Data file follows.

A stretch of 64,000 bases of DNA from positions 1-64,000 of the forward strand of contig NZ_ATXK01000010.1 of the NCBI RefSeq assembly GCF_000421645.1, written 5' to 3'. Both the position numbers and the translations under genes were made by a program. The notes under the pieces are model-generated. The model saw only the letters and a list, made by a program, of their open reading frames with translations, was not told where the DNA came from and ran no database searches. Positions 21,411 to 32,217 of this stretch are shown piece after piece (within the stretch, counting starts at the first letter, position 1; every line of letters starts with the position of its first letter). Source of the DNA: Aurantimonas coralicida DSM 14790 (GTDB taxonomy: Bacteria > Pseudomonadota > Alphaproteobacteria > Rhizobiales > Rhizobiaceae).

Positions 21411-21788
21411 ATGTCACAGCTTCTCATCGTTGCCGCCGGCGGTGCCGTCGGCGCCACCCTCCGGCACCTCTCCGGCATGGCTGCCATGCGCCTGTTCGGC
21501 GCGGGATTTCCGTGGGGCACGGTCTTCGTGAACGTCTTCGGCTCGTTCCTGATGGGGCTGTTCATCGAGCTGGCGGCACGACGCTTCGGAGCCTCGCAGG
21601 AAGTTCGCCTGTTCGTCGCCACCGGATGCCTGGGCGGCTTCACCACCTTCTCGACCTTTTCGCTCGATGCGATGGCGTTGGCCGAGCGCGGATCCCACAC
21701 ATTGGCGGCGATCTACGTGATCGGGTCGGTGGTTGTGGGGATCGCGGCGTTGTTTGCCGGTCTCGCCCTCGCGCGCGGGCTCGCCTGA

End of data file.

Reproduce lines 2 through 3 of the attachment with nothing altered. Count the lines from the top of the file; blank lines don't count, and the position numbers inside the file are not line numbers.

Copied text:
Positions 21411-21788
21411 ATGTCACAGCTTCTCATCGTTGCCGCCGGCGGTGCCGTCGGCGCCACCCTCCGGCACCTCTCCGGCATGGCTGCCATGCGCCTGTTCGGC